Leasehold property ownership has long been a common way to own a home, especially in urban areas. However, many leaseholders face challenges and uncertainties when it comes to properties built using the Rapidly Applied Affordable Construction (RAAC) method. RAAC is a construction technique that was popular for its speed and cost-effectiveness but has since raised concerns due to issues related to building quality and safety. In this blog, we will discuss what leaseholders can do if their property was built using RAAC and what steps they can take to address potential issues.


Understanding RAAC Construction


RAAC construction is characterized by its rapid assembly of pre-fabricated components, often using lightweight materials. While this approach can deliver homes quickly and at a lower cost, it has also been associated with certain problems such as structural defects, inadequate insulation, and issues with fire safety.


Challenges for Leaseholders


Leaseholders of RAAC properties may face several challenges, including:


  1. Structural Concerns: RAAC properties may be more susceptible to structural issues, such as cracks in walls, due to the construction method. These issues can be costly to repair and may impact the property’s value.


  1. Fire Safety: Some RAAC properties have been found to have inadequate fire safety measures, which can pose significant risks to residents.


  1. Energy Efficiency: RAAC properties may not meet modern energy efficiency standards, resulting in higher energy bills for leaseholders.


  1. Warranty Issues: RAAC builders and developers may no longer be in business, making it difficult to claim on warranties for defects.


Steps for Leaseholders


If you are a leaseholder of an RAAC property, there are several steps you can take to address these challenges:


  1. Review Your Lease Agreement: Start by carefully reviewing your lease agreement to understand your rights and responsibilities as a leaseholder. Pay attention to any clauses related to maintenance and repairs.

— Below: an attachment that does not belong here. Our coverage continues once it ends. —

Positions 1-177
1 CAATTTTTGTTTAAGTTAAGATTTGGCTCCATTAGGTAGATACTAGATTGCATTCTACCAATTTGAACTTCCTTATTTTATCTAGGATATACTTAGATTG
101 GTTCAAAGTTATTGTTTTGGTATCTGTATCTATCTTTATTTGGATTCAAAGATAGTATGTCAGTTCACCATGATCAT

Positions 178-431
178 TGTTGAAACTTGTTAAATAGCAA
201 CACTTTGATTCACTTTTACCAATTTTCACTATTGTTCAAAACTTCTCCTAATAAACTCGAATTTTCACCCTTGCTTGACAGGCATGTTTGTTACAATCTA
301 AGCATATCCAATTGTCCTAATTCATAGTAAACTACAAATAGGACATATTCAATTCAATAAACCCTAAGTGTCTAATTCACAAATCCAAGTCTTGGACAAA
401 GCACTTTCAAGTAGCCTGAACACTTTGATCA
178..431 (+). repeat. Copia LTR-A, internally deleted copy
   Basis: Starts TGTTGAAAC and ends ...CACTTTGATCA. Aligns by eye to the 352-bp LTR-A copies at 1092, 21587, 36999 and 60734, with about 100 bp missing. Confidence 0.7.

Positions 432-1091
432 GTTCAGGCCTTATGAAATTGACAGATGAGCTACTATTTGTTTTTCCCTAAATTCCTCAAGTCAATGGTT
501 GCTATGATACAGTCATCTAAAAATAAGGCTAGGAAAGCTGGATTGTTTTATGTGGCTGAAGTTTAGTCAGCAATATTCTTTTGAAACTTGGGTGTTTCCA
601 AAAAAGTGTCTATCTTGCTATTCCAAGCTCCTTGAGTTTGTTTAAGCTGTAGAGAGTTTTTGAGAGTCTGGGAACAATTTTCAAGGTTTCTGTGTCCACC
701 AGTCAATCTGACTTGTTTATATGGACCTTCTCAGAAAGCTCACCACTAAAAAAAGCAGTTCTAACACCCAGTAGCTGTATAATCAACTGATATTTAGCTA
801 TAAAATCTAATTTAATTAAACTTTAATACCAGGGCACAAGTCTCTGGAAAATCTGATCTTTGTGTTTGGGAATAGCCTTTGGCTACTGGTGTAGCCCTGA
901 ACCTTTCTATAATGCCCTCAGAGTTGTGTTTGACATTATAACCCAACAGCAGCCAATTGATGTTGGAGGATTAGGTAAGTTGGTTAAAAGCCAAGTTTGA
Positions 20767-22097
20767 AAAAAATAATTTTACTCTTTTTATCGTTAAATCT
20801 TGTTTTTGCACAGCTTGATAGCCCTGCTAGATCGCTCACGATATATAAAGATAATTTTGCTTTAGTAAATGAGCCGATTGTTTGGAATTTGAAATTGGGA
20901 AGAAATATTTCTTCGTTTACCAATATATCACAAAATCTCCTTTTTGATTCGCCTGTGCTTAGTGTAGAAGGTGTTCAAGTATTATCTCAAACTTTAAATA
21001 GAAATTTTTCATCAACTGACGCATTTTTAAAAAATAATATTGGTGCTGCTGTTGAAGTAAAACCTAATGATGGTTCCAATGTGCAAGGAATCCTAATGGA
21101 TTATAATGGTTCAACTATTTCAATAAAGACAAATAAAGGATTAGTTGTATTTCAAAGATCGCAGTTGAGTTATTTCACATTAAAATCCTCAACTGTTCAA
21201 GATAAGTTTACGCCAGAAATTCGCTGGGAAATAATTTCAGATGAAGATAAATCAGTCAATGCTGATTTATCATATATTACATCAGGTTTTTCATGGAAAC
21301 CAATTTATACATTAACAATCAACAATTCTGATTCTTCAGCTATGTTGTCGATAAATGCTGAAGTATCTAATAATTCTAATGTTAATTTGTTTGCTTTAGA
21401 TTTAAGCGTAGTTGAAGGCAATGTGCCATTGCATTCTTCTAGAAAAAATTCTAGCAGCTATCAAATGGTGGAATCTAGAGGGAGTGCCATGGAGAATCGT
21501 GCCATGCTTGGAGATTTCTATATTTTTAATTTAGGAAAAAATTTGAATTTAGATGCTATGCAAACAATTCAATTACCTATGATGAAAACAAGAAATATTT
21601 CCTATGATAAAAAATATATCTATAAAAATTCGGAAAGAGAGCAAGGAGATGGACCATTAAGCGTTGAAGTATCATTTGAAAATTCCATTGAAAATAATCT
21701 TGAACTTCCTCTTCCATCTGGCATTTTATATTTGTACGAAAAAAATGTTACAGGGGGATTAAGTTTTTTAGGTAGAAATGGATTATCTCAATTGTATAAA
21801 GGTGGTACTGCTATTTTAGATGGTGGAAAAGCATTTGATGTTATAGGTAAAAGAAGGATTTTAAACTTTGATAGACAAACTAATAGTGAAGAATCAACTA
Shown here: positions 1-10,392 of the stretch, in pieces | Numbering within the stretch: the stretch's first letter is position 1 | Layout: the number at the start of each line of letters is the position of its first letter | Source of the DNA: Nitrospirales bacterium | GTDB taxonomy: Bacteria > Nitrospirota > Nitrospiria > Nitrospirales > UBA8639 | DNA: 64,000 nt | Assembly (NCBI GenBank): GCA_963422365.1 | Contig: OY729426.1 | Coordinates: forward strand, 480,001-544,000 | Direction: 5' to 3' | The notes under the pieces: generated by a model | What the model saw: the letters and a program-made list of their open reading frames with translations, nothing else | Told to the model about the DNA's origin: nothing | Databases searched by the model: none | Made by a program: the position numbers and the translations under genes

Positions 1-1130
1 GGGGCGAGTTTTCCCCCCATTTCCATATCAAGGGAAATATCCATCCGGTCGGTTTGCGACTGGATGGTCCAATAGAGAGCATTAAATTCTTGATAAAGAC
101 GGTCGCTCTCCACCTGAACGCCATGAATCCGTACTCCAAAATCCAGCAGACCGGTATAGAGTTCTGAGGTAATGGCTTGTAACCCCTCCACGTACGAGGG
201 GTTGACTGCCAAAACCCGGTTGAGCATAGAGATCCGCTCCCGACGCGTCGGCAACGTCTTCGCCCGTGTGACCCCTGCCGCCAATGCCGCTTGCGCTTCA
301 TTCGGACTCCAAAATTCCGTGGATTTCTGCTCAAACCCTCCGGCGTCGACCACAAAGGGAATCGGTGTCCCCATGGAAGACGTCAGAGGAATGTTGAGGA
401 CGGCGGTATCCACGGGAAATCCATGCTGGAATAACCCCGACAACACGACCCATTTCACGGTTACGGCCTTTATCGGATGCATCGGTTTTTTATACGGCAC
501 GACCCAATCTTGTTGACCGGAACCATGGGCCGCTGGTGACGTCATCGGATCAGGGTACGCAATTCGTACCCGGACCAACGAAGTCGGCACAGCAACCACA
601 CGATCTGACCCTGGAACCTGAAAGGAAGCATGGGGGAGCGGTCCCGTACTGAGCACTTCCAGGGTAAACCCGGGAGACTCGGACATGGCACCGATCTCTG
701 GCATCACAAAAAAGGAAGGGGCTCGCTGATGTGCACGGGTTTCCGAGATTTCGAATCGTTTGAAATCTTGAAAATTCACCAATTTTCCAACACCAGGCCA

1. Join a Leaseholder Association: Consider joining or forming a leaseholder association with fellow residents. This can provide collective bargaining power and support in dealing with property-related issues.


  1. Seek Legal Advice: If you encounter structural defects, fire safety concerns, or other issues, consult one of our solicitors who specializes in property law. We can help you understand your legal options and potential claims against developers or builders.


  1. Engage with Local Authorities: Contact your local council and fire authority to report any concerns about fire safety or building quality. They may conduct inspections and take action if necessary.


  1. Energy Efficiency Improvements: Investigate energy-efficient upgrades that can improve the performance of your RAAC property. This may include better insulation, efficient heating systems, and double-glazed windows.


  1. Explore the Building Safety Act: Stay informed about developments in building safety legislation, such as the Building Safety Act. This legislation aims to improve building safety standards and may provide additional protections for leaseholders of RAAC properties.


  1. Consider Leasehold Reform: Keep an eye on proposed leasehold reform initiatives, which could change the legal framework for leasehold properties. These reforms may offer solutions for leaseholders facing RAAC-related challenges.




Leaseholders of RAAC properties face unique challenges related to building quality, safety, and energy efficiency. However, by understanding their rights, seeking legal advice, and engaging with local authorities and community organizations, leaseholders can take steps to address these issues. It is essential for leaseholders to stay informed about changes in legislation and actively advocate for their rights and the safety of their homes.


Please call us with any concerns you may have on 0161 850 9911.